Great day for baseball. Some suggestions below.
Check out the ERA’s in the first 2 games. Indeed, Redding (Nat’ls) is the man who surrendered 6 runs to Boston in 1 inning for the Yanks back in 2005. He has a more interesting history than that, however. Now, about this Saunders fellow (Angels)….
Times – ET
12.10 Nationals @ Mets
Probables: Redding (1-2, 2.92) @ Hernandez (6-4, 3.14)
03.55 Tigers @ Angels
Probables: Miller (5-3, 3.78) @ Saunders (4-0, 2.89)
03.55 Padres @ Houston
Probables: Maddux (7-7, 4.19) @ Oswalt (9-6, 3.80)
07.10 Yankees @ Orioles Yeah, yeah, yeah, I know.
It’s Clemens, & he’s been great, mostly & lately. Yawn.
Probables: Clemens (3-4, 3.72) @ Burres (4-4, 4.33)
07.10 Blue Jays @ Right Sox Now THIS is a match-up.
Probables: Halladay (11-4, 4.15) @ Buehrle (7-6, 3.23)
07.10 Cubs @ Reds 2 oddball teams w/ interesting pitchers
Probables: Marshall (4-4, 3.25) @ Harang (10-2, 3.45)
09.10 Marlins @ Giants 2 good pitchers having off-years?
Probables: Willis (7-10, 5.15) @ Cain (3-12, 4.02)
In the summer of 2003, I ordered satellite TV for the MLB Extra Innings package, which allowed me to watch every televised baseball game. What a treat. See, I don’t watch much TV. Keeping my eyes open and fixed on a box drains my enthusiasm generally, unless a beautiful or fascinating series of images draws my eyes to it. Radio, now that is more my thing, and unless I am at a ballgame or at Sophie’s bar, I am usually asleep or listening.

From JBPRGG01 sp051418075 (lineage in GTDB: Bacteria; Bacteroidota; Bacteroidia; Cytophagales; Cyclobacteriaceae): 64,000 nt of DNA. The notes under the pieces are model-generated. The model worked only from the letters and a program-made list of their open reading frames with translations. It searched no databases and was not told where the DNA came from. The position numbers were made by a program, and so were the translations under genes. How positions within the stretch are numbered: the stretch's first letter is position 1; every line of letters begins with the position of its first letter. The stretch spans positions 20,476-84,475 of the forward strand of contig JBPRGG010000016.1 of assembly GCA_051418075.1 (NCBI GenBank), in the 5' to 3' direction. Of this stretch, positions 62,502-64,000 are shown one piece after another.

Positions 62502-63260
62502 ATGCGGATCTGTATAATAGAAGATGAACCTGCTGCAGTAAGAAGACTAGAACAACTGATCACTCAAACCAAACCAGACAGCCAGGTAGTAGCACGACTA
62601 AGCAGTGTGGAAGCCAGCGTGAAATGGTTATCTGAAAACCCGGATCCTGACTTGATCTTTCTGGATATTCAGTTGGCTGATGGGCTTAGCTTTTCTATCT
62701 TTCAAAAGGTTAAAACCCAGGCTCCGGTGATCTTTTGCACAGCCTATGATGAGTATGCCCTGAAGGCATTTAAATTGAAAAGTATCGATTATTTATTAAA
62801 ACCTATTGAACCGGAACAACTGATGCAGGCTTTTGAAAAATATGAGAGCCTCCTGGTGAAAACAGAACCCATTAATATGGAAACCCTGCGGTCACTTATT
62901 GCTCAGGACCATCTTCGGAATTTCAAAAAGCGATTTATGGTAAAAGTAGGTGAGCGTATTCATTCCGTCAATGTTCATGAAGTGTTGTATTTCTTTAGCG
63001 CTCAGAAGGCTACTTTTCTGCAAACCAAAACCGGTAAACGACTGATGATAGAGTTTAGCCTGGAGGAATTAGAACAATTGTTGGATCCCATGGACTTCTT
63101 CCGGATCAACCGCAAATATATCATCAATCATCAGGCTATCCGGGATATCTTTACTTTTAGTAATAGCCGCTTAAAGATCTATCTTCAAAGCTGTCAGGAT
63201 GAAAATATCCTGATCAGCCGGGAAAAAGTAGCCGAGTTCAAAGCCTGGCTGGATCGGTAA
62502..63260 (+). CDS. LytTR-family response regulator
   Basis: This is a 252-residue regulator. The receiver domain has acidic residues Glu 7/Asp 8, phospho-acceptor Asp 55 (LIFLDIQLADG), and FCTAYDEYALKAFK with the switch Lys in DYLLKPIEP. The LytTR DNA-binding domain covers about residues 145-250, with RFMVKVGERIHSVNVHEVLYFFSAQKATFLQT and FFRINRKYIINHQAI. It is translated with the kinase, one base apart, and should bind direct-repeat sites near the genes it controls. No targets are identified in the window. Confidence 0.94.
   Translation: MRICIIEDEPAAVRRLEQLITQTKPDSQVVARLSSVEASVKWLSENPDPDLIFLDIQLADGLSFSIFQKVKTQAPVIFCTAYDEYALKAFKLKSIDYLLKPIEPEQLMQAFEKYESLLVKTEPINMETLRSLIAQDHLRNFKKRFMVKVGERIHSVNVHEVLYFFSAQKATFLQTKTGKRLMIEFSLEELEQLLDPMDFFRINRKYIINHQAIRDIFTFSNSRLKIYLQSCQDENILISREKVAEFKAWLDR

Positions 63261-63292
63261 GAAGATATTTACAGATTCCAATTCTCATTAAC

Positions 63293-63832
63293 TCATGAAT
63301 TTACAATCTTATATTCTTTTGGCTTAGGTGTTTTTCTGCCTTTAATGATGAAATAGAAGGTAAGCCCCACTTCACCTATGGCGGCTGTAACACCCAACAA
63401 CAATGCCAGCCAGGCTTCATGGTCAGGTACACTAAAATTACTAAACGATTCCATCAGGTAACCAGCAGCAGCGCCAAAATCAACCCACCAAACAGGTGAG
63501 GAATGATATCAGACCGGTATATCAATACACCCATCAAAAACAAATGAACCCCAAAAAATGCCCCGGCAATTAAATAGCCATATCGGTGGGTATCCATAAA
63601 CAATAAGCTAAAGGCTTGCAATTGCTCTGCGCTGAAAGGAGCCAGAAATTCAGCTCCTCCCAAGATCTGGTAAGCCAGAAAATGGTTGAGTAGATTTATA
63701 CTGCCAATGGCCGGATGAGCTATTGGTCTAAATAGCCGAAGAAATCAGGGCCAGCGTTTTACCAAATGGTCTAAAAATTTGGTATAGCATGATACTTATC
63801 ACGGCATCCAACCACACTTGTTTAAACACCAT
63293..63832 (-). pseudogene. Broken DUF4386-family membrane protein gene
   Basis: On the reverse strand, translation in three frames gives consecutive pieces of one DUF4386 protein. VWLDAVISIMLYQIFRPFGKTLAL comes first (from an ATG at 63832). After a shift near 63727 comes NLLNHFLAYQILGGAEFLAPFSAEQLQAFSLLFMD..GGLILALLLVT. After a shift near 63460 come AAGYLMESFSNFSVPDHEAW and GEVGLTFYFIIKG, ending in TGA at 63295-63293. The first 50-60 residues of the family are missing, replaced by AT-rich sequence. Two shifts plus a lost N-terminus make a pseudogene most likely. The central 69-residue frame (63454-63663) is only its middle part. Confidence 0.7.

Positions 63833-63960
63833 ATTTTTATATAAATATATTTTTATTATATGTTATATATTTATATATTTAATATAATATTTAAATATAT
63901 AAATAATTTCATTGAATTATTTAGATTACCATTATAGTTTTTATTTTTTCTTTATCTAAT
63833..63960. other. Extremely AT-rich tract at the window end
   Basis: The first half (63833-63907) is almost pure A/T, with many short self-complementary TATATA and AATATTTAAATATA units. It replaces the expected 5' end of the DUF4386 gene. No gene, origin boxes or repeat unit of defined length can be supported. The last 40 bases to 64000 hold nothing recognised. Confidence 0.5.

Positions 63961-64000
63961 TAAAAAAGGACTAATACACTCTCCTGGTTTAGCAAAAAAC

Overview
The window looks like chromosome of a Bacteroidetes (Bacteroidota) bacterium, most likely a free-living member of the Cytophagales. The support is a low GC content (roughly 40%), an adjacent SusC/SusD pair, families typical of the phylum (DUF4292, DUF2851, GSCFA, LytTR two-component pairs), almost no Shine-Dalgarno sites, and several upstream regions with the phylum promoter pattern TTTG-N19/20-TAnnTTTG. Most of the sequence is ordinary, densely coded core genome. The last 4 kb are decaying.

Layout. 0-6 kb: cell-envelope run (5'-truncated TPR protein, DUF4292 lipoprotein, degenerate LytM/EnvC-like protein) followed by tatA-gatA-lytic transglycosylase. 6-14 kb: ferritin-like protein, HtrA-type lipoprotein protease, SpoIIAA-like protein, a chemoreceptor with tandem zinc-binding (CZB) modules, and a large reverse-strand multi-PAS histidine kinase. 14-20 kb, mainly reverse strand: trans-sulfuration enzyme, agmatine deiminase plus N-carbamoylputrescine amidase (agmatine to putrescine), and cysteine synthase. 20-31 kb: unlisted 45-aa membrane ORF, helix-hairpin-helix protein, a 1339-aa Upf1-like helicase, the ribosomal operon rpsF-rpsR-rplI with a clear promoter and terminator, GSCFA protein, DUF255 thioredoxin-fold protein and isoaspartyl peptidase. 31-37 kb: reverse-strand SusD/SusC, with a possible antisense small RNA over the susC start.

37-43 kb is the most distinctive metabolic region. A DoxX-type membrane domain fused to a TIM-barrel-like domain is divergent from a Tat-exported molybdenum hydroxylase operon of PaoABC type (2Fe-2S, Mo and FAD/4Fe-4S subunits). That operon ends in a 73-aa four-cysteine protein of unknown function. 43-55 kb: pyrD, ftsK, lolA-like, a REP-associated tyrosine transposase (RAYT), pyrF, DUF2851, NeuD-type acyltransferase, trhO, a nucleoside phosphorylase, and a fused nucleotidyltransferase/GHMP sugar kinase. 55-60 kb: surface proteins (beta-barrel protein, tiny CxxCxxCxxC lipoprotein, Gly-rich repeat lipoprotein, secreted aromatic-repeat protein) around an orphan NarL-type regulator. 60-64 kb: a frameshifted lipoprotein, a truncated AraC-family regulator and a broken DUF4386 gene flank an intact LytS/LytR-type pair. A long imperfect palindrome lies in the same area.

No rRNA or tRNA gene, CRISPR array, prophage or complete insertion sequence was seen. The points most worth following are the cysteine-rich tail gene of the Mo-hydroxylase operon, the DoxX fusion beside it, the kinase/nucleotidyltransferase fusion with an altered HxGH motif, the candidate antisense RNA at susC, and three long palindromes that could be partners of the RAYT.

On those spring nights back in 2003, I would come home late from work just in time to turn on the west coast games. If I was lucky, I had missed only an inning or two, and distress arose only when I couldn’t find the games fast enough to switch during commercials on what seemed like 500 stations. No MLB Mosaic had they!
At first I figured it just made sense that I would end up watching the Dodgers most often. I was born and raised in Los Angeles. I was born and raised a Dodger fan. (Now, STOP NOW. This is not the time. You think it was easy becoming a Yankee fan? I DID my time. 15 years. Without baseball, that is. I couldn’t watch a game for 15 years after leaving LA in September 1981. Not that I didn’t watch the Series that year. I SAID STOP. You’ve got me all upset. Back to the story. OK?)
Soon I realized there was more to the attraction. Dodger Stadium is peaceful, orderly, and beautiful, like a Dodger home uniform. I found myself drawn to the cordial, courteous, grammatically pleasing, and, yes, mellifluous tones of Vin Scully broadcasting to me from Dodger Stadium, unencumbered by company crowded into the sound booth with him. I remembered that voice. When I first heard his voice as a child in LA, I had never heard of Brooklyn, which is where I work now. Isn’t that something? As Mark Gremse would say, "That’s baseball." Remember him? I was his favorite Dodger fan.
Accustomed to the YES (Yankees Ever Superior) Network anchors I call the SuperFriends because they seem to broadcast in teams of 4 or more (Kay, Kitty, Kenny, Bobby–did I leave anyone out? O’Neill?), I was struck by the moments of silence in Scully’s game. No plays missed during the punchline of someone’s joke. No tension waiting for the inevitable interruption by whoever’s slacks are too tight tonight. No anxiety over whether the game is interfering with Michael Kay’s beauty sleep (code word: unmanageable) No patter. No filler. Just the game. Calls. Observations. Questions. Speculations. Analysis. Reminiscences, of Branch Rickey?!. Now that’s baseball.
Now, I have a fast computer and broadband internet connection. What else do I have? MLB All Access and MLB Mosaic. All Vin Scully, any time.